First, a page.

How Steve Davis used five principles to rebuild the Bob Evans brand and its balance sheet Featured

7:00pm EDT January 29, 2008

When Steve Davis took the helm of Bob Evans Farms Inc. in

2006, the company was in poor shape.

Same store sales — one of the most relied-upon measures of

financial health in the restaurant industry — had been falling

steadily for two years. Restaurants were closing. Shareholders

were unhappy.

His predecessor, Stewart Owens, had stepped down after profits fell eight out of nine quarters prior to his resignation — and

net income in fiscal 2005 had dropped 48 percent from the previous year.

The only bright spot was sales, which were growing, but at a

lackluster, single-digit pace.

“When I met all the people and looked at the historical performance, I realized these are good people. They just needed a

rudder,” says Davis, chairman and CEO of the nearly $1.7 billion,

Columbus-based company. “They needed somebody to come in

and say, ‘Let’s see what we can do.’”

Find a better course

Davis wasted no time bemoaning the situation at hand when

he accepted the top post of the underperforming restaurant

and food product chain. He knew decisive action was needed

and that he couldn’t turn around the company alone. So he set

out to meet the crew.

“In my first six months on the job, I hit about 100 restaurants,” he

says. “In the first nine months, I visited all of our plants.

“I had to be visible. I talked with managers and asked them

three questions: What do you like about working at Bob

Evans? Where can we improve? And what would you do if you

were me?”

He got some interesting answers.

“I heard everything from new product ideas to how we

should control our development, to wanting to better understand how to track our business, to what kind of Christmas

party we should have,” Davis says. “Everybody has different

points of emphasis. But it created an environment of really listening to the people closest to the action.”

It also helped him lay the groundwork for some sweeping

changes.

First came a change in management compensation.

“You have to be tough-minded about performance and link

your pay to clear metrics that are a stretch for the organization

but are still achievable,” Davis says. “It’s a simple principle:

Things get better; people make more money.”

Davis started by linking officer compensation to specific company

goals and used a cascade process to bring the system to other levels,

including restaurant and plant managers. Individuals eligible for performance-based pay are measured against each metric twice annually — once at a six-month check-in to see how they’re progressing toward each goal, and once to determine if they’ve met each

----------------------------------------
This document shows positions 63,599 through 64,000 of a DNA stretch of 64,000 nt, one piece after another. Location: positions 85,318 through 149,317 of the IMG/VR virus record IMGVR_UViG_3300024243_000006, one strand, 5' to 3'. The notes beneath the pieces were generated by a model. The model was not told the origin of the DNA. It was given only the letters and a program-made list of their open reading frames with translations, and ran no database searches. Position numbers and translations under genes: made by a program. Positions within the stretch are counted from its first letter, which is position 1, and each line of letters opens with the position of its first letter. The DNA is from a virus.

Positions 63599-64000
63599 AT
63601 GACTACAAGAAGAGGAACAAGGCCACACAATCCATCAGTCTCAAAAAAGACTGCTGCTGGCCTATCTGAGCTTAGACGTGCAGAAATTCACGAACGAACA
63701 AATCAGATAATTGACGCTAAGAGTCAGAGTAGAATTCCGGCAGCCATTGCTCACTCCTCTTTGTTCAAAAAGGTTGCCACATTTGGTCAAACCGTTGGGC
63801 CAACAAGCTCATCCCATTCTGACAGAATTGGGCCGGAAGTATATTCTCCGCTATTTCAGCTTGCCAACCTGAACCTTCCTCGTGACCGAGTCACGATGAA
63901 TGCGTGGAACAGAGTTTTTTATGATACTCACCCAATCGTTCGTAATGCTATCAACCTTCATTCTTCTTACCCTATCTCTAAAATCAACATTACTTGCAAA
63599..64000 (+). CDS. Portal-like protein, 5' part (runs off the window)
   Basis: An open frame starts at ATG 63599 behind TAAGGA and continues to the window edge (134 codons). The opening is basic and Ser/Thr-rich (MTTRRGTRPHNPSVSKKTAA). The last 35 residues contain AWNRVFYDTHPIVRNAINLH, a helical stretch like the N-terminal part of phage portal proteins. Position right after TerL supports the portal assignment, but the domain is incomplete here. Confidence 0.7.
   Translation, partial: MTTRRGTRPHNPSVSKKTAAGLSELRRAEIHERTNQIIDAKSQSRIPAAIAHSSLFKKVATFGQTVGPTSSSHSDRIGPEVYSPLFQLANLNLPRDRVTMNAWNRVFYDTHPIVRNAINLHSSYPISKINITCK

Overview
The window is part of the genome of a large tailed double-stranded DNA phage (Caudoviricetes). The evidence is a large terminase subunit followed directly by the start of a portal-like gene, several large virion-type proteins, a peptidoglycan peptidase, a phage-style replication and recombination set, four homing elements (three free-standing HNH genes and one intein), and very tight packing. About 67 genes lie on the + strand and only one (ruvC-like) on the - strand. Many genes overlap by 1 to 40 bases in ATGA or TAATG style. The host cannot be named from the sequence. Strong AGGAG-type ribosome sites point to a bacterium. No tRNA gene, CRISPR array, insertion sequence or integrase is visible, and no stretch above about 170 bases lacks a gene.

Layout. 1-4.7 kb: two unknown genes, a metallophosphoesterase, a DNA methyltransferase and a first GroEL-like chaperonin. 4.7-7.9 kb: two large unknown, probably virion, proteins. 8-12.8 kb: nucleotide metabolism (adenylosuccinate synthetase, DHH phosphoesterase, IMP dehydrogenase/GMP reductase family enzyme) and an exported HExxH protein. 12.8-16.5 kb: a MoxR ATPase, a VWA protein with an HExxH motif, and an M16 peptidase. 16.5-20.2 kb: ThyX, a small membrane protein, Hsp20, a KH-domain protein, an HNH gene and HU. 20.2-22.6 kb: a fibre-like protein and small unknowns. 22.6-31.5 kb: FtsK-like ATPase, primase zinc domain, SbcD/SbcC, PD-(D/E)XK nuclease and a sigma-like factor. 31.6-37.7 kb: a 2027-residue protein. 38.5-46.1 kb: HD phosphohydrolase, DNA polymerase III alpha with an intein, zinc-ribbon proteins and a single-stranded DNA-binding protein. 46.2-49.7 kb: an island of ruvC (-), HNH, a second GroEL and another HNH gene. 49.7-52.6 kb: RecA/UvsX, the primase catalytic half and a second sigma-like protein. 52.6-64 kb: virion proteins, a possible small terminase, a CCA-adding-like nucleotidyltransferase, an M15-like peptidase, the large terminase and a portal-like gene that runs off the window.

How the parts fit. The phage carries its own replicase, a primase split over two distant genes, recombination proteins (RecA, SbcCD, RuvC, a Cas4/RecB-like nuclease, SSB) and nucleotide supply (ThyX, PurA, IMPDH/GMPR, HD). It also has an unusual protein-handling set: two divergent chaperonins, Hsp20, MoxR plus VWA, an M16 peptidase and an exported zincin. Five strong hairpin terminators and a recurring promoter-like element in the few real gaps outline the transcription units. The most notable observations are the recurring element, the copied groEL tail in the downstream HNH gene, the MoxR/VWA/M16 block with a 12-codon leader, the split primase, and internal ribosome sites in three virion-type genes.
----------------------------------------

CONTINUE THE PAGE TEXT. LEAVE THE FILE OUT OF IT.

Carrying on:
goal and, thus, qualify for the incentive pay.

“It’s almost like taking the SAT: Here’s the metric; here’s your

score,” Davis says. “That makes it relatively easy to say, ‘Here’s

where I did well, here’s where I didn’t do well and here’s where

I have to do better.’”

Performance metrics are linked directly to the other big change

that Davis instituted in his first few months on the job.

“Within the first 30 days, I said, ‘We don’t have a strategic

architecture,’ so I took that very seriously, and we crafted our

BEST Brand Builders,” Davis says.

The acronym BEST stands for Bob Evans Special Touch, but

essentially, the brand builders are a five-pronged strategy for

rebuilding Bob Evans.

“I’ve worked in large businesses and small businesses and

having clarity of purpose and vision is essential,” Davis says.

“It’s the leader’s job to articulate the vision, but we also have to

say how we’re going to get there. That’s where the Brand

Builders come into play.”

They are:

  1. Win together as a team.
  2. Consistently drive sales growth.
  3. Improve margins with an eye on

    customer satisfaction.

  4. Be the BEST at operations

    execution.

  5. Increase returns on invested

    capital.

“It’s hard to argue that these aren’t things you need to do to

build a business,” Davis says. “They’re very clear measures.

And each of the five Brand Builders are tied to incentive pay. I

think everybody bought in to it. It gave us a road map to follow.”

Communicate your plan

Once the direction was clearly set, Davis’ next task was to

“broadly and boldly” communicate the five BEST Brand Builders

to the more than 50,000 employees throughout the Bob Evans

system.

“We’ve got people working in plants, we’ve got people working in restaurants, we’ve got satellite facilities, we’ve got people in California, people in Ohio,” Davis says. “We had to find a

way to connect with all the different constituent groups across

the country.”

Posters, mouse pads and other assorted paraphernalia were

emblazoned with the five expectations set forth in the Brand

Builders. Davis began hosting departmental lunches and companywide meetings to reinforce the importance of the Brand

Builders.

“It’s a way to motivate and get people energized around the